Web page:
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Re: Simple template-based editing

From: Andrew Fedoniouk <news@terrainformatica.com>
Date: Thu, 29 Sep 2005 16:12:54 -0700
Message-ID: <00aa01c5c54b$52c04ac0$c302000a@internal.toppro.net>
To: "Bert Bos" <bert@w3.org>, <www-style@w3.org>

Bert,

I would like to ask question common to both html::contetEditable and 
css::editable solutions:

How edited content supposed to be saved/sent?

Without answering on it makes no much sense to discuss "editability".
If it would be no standard way to upload changes then it means
that solution will be *always* UA specific. And UAs are free to choose
convenient method of marking up editable areas in each particular case.

---- informational side note for the discussion ---------------:

Here is a solution we've implemented in one project for online in-place editing.

Instead of having contentEditable attribute in our rendering engine we've 
introduced new input
element <htmlarea> analogous to <textarea>.

The reason is simple: editable content should be "submitable" as any
other input field. This is why it is input element - we are reusing existing
form submission mechanism rather than inventing
something new. (contentEditable does not allow you to send content without use 
of scripting, sic!)

Some details if somebody interested,
major attributes of htmlarea:

src - url, source of the content, optional.
        Otherwise takes initial content in-place between
        <htmlarea> and </htmlarea>
allow - string, comma delimited list of tag names of allowed
       elements in the content.
reject -  string, comma delimited list of tag names of forbidden
       elements in the content.
format - string, name of "rich text" format of the value of
       the field, possible values: "html", "wiki", "blog", some other.
imagelist - url, list of images allowed to be inserted,
...etc.

Our htmlarea input element is a block element and can be placed as display: 
block and display:inline-block.
It inherits CSS styling of the content from its host document. It also knows 
about overflow CSS attribute
so it can be used as pure in-place editor or as editable area with fixed size.

One more: conceptually "Editability" is not presentational nor content 
definition attribute.
It is a behavioural attribute / entity. As any other input element it has its 
own set of
actions/operations. In my opinion it can be declared as CSS or html attribute.
contentEditable="yes, but how?"

Probably all above is out of scope slightly but it is a practical and proven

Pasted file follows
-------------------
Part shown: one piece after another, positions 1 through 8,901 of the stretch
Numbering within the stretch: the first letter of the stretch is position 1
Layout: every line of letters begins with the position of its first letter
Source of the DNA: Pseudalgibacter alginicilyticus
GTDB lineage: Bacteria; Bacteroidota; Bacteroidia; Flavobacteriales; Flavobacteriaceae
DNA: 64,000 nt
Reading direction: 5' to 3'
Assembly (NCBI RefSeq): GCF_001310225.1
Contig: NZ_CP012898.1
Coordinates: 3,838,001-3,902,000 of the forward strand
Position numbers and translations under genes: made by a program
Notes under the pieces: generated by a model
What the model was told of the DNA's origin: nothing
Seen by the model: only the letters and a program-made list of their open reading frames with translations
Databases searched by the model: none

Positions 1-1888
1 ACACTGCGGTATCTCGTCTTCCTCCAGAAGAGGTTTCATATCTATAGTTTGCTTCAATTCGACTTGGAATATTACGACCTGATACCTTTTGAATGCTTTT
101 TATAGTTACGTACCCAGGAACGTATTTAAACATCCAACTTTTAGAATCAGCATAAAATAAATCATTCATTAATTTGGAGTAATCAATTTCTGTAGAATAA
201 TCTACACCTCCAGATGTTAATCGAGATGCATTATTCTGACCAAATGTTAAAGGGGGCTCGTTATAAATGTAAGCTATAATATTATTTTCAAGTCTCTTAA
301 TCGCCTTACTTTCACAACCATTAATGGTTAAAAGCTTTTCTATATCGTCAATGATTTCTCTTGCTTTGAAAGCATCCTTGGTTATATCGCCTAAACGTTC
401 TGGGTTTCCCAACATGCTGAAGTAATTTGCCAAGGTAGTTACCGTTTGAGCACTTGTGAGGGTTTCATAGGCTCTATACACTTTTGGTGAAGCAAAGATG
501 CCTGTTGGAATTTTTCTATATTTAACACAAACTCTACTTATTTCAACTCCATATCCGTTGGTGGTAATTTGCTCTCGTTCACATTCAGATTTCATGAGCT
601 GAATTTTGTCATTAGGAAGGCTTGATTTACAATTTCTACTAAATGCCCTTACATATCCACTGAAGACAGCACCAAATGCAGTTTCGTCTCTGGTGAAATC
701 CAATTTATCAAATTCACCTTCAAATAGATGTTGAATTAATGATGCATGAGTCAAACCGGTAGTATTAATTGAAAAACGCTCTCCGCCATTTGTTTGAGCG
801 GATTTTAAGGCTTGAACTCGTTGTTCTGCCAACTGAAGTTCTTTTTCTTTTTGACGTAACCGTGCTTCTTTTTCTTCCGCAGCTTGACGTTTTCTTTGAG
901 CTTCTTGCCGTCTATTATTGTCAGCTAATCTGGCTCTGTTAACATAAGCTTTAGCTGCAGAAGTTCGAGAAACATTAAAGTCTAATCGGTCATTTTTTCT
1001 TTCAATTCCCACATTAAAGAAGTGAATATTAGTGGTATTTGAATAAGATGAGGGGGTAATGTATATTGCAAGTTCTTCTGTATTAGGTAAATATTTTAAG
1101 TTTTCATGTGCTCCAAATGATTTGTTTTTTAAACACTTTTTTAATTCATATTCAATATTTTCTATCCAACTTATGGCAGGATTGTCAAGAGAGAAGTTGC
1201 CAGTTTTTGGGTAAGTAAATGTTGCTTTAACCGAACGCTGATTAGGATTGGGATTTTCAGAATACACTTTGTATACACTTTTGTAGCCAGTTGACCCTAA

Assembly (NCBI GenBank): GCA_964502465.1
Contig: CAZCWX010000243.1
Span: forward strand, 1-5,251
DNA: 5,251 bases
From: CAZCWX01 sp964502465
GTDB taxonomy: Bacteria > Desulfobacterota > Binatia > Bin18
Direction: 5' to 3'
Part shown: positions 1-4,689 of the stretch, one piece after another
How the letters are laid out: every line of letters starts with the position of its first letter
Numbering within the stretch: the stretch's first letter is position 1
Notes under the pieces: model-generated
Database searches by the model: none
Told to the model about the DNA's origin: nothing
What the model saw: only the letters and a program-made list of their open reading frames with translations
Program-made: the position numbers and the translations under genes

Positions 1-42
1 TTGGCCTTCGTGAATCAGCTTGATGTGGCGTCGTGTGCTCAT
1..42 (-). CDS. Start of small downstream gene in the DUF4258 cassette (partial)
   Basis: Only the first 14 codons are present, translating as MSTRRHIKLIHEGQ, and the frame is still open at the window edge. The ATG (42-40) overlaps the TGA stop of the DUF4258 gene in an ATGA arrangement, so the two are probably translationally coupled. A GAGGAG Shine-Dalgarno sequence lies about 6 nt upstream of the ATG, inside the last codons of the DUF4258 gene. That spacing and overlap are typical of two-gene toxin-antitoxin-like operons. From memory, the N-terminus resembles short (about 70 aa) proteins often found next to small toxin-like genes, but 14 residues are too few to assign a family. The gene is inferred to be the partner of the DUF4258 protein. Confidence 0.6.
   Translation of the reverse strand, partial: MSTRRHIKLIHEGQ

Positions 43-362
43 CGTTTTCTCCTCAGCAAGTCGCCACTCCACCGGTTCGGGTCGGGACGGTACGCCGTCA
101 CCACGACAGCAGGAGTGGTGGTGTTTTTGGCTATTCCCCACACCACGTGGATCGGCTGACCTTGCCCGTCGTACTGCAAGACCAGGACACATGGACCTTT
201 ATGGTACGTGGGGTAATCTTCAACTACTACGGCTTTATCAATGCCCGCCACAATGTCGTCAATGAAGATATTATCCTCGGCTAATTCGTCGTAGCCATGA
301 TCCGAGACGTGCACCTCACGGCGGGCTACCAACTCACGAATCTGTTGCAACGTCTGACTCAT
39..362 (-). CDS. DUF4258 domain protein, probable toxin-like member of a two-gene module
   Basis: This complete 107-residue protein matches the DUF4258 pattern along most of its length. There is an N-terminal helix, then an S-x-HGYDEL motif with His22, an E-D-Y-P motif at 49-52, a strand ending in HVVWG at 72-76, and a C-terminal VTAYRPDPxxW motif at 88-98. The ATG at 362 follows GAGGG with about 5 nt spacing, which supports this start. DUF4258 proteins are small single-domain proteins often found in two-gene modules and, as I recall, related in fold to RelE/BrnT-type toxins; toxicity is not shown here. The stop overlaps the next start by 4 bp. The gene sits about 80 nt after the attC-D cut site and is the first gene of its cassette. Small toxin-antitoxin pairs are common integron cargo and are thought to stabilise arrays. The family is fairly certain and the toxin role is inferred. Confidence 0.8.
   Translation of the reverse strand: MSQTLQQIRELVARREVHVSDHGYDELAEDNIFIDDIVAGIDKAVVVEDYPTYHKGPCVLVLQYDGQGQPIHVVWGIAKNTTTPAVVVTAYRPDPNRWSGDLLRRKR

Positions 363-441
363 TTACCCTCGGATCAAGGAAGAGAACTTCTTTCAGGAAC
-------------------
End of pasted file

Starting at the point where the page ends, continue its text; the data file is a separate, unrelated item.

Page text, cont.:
solution.

Andrew Fedoniouk.
http://terrainformatica.com


----- Original Message ----- 
From: "Bert Bos" <bert@w3.org>
To: <www-style@w3.org>
Sent: Thursday, September 29, 2005 6:19 AM
Subject: Simple template-based editing


|
| A discussion here on the read-only/read-write pseudo-classes and another
| with some colleagues prompted me to think about a way to define very
| simple templates with CSS...
|
| The use case is an online page you want to edit and save back to the
| server (with HTTP PUT, Webdav, or even with FTP) and that has to
| conform to a certain format. Imagine, e.g., that the page is from a
| wiki, blog, or slide presentation.
|
| Presumably, the server will check what you send back, but assuming that
| you are trying to do the right thing, it would be good if the server
| could tell your browser/editor in a machine-readable way what changes
| are allowed.
|
| In general, a template consists of parts that you cannot edit and other
| that you can, plus information about the grammar of those parts. For
| example, some part may have only plain text of more than 10 but less
| than 100 characters, another accepts all inline HTML elements, yet
| another accepts most HTML body elements, except H1 and form elements,
| etc.
|
| But that general case is difficult. We don't have a ready made language
| to express those grammars, although DTDs and the various XML schema
| languages go a long way. But as I'm looking for something as simple as
| CSS, I think that general case is out of scope.
|
| Daniel Glazman's NVu, for example, has a simple template system that
| just allows you to distinguish elements that cannot be edited and those
| that can, and the latter come in four types (I'm sure Daniel will
| correct me if I miscounted them...):
|
| 1) Exactly one element: you can edit an element's content according to
| the DTD
|
| 2) Zero or one: you can edit the content or delete the element.
|
| 3) Zero or more: you can delete the element, edit its content and also
| make copies of the element (and edit their contents).
|
| 4) One or more: you can edit the content and make copies but at least
| one element must remain.
|
| (The way NVu currently does this is specific to HTML 4.01 Transitional
| and the template files themselves aren't valid SGML or XML, so they
| cannot be used for the online use case I outlined above.)
|
| So how about a property in CSS3
|
|    Name: editable
|    Value: auto | one | zero-or-one | zero-or-more | one-or-more
|    Initial: auto
|    Inherited: no
|
| to indicate that an element is a template or not? ('Auto' means it
| depends on whether the server supports PUT or an equivalent method.
| Better keywords welcome...)
|
| It's obviously very limited (no way to restrict the contents beyond the
| DTD), but it might still be useful and at least it is simple.
|
|
|
| Bert
| -- 
|  Bert Bos                                ( W 3 C ) http://www.w3.org/
|  http://www.w3.org/people/bos                               W3C/ERCIM
|  bert@w3.org                             2004 Rt des Lucioles / BP 93
|  +33 (0)4 92 38 76 92            06902 Sophia Antipolis Cedex, France
| 
Received on Thursday, 29 September 2005 23:13:06 GMT

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